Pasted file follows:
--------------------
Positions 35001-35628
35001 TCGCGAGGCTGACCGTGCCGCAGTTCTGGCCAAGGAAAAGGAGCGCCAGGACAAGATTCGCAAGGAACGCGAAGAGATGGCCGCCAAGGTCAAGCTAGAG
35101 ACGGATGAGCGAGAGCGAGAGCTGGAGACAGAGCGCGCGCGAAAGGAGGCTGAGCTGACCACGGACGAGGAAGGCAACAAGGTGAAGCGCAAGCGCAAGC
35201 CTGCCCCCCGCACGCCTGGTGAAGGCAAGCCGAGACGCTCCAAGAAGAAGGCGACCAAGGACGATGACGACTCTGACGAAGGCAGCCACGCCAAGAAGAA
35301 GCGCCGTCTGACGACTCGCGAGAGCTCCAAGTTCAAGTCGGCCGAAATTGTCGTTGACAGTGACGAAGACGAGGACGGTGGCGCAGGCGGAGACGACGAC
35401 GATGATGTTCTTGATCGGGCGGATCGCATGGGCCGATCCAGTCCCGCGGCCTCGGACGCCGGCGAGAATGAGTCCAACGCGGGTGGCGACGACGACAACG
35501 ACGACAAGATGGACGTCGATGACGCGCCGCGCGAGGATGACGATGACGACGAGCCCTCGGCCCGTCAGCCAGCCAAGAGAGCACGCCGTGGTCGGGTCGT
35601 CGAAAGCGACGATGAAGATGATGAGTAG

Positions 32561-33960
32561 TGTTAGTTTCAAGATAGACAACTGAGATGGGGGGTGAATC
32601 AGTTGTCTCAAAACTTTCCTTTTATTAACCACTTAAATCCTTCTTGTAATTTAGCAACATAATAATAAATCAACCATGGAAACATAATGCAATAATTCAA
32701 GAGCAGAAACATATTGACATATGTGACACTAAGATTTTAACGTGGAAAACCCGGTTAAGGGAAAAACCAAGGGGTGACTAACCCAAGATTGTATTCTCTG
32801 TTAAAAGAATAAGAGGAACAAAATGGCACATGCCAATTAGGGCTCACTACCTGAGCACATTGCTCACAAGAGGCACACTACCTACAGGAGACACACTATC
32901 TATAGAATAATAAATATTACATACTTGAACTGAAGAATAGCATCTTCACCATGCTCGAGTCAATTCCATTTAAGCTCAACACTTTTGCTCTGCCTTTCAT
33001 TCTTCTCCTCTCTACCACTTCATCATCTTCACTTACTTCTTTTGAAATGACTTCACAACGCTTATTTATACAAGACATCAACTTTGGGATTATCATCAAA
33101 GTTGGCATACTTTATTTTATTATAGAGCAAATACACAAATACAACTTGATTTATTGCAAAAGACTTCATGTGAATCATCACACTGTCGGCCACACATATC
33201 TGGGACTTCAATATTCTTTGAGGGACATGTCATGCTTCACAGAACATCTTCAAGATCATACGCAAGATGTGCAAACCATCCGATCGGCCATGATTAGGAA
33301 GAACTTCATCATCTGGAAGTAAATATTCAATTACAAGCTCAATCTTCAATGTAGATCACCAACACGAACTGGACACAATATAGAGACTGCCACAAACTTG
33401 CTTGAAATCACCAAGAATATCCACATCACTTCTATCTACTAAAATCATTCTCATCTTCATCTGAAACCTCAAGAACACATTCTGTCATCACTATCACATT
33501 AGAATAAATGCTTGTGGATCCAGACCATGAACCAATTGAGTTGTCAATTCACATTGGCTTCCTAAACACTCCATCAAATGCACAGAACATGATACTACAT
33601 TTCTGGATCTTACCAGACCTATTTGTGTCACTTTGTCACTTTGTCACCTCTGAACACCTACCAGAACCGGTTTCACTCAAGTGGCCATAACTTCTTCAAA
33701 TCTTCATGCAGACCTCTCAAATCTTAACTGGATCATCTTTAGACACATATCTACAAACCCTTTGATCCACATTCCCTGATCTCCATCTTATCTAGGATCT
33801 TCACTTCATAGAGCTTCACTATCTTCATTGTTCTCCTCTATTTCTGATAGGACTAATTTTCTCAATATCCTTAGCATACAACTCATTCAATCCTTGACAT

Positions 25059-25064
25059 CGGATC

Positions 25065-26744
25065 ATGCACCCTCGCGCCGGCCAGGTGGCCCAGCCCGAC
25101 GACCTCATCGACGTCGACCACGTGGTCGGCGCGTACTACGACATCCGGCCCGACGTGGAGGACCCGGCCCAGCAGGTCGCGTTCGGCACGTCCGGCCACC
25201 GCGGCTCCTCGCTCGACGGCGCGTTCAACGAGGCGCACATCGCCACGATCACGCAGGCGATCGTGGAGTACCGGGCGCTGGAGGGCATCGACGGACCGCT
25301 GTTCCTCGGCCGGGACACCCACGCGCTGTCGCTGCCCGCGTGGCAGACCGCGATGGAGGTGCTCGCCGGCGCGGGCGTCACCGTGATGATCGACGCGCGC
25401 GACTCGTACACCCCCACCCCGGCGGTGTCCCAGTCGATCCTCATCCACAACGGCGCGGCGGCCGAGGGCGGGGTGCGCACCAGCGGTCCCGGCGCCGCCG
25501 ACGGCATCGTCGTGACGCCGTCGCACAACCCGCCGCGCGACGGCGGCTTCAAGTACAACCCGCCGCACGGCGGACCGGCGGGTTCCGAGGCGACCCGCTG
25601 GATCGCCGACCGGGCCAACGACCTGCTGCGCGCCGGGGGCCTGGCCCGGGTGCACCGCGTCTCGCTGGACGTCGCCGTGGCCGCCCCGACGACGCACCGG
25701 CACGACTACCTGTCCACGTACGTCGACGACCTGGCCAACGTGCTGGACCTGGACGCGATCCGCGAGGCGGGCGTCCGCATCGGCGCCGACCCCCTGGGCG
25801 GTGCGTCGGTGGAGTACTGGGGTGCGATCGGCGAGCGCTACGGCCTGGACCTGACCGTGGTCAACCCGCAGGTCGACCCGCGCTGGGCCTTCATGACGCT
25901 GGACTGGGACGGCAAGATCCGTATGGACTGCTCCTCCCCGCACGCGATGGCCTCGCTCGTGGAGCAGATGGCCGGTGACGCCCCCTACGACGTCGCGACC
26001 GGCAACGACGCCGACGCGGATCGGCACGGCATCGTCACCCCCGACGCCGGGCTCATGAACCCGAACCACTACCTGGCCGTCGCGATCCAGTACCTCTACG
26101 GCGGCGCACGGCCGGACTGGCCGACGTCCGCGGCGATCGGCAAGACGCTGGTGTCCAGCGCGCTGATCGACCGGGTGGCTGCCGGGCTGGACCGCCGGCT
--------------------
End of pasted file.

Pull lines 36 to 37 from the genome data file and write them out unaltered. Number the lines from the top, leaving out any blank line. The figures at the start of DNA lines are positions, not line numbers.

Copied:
25901 GGACTGGGACGGCAAGATCCGTATGGACTGCTCCTCCCCGCACGCGATGGCCTCGCTCGTGGAGCAGATGGCCGGTGACGCCCCCTACGACGTCGCGACC
26001 GGCAACGACGCCGACGCGGATCGGCACGGCATCGTCACCCCCGACGCCGGGCTCATGAACCCGAACCACTACCTGGCCGTCGCGATCCAGTACCTCTACG